I can't quite get my head around what was happening there ... why was the first bid so high? Why would somebdoy loose a bot on something so early in its auction cycle? Why would somebody set up a bot with high bids 3-4x retail? The only thing I can think of that makes any sense (aside from assuming the first bidder was either clueless about the market value of the cards or a shill) was that the bot bidders were set up with a particular price point for anything that was a full case/box of Pokemon cards ... except for the fact that the other auction had none of the bot traffic (and it was still open at the minimum for a day past all the bidding on the $61 auction)!

As I've noted, I've been meaning to get into selling stuff on eBay ... which makes a question like "Why did one case go for $5 while the other went for $61?" has a certain weight to it. (sigh) This is obviously the downside of being obsessive-compulsive ... life would be so much easier if I could just waltz into a situation and follow instructions like a good robot rather than needing to have a tested cognitive model for every damn project!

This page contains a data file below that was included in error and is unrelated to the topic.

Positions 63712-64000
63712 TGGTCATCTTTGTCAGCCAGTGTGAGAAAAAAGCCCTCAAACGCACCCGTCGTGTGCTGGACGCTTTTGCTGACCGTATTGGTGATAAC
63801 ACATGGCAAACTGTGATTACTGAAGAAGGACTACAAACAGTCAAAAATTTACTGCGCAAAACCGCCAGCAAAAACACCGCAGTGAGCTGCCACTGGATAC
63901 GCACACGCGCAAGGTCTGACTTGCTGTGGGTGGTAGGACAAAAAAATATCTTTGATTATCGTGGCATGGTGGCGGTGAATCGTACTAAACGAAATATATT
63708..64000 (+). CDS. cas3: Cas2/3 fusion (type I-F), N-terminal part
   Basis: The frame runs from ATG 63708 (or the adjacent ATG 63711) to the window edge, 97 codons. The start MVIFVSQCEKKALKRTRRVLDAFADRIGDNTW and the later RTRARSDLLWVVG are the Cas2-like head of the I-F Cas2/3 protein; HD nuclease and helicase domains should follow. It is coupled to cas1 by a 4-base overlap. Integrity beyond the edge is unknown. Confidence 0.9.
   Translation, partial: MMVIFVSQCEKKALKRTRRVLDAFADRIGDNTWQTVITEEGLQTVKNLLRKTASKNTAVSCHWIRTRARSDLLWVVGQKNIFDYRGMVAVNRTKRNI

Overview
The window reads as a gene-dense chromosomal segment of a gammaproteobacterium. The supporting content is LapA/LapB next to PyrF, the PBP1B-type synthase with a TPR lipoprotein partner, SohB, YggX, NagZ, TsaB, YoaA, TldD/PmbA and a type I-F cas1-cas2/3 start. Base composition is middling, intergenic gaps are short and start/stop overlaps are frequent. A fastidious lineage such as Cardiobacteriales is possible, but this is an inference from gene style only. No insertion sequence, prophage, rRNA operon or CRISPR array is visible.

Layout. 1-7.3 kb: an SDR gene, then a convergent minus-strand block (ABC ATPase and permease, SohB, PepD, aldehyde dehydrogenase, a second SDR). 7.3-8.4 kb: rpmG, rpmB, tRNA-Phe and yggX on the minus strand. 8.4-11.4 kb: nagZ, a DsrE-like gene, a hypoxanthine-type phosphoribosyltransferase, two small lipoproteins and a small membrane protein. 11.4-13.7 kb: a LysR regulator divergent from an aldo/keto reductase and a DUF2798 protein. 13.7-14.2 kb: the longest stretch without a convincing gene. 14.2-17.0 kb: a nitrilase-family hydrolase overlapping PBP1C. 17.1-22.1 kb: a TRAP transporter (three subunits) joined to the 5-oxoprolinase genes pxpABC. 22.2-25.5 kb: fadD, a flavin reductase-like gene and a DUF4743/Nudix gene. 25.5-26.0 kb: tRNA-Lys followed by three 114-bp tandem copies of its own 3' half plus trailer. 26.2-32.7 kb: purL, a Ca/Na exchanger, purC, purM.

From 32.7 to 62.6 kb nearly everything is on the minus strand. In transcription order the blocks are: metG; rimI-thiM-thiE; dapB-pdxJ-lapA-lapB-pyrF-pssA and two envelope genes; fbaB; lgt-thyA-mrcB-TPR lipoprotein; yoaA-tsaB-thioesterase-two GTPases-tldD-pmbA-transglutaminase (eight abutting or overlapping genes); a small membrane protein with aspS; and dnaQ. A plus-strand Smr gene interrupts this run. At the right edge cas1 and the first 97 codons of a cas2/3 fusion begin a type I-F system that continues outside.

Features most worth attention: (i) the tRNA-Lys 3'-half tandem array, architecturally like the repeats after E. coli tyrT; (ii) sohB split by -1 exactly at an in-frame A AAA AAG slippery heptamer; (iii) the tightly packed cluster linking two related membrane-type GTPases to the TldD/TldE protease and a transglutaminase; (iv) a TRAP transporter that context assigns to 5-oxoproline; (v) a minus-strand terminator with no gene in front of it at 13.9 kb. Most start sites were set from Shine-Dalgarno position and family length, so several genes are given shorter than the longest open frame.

Visit the BTRIPP home page!



Subscribe

  • Writing your truth ...

    This is one of those books that was sitting around in my to-be-read piles for years (I got it via one of the B&N after-Xmas on-line clearance…

  • What should be and what not ...

    I thought I was done with having to “pad” orders to get up to free shipping minimums when I signed up for Amazon's “Prime” service, but since their…

  • Falling out ...

    So, maybe it's “just me”, but this seems to be an example of how fickle the serendipity of the dollar store can be. I allow the “just me” option,…

  • Post a new comment

    Error

    default userpic

    Your reply will be screened

    Your IP address will be recorded 

    When you submit the form an invisible reCAPTCHA check will be performed.
    You must follow the Privacy Policy and Google Terms of use.
  • 1 comment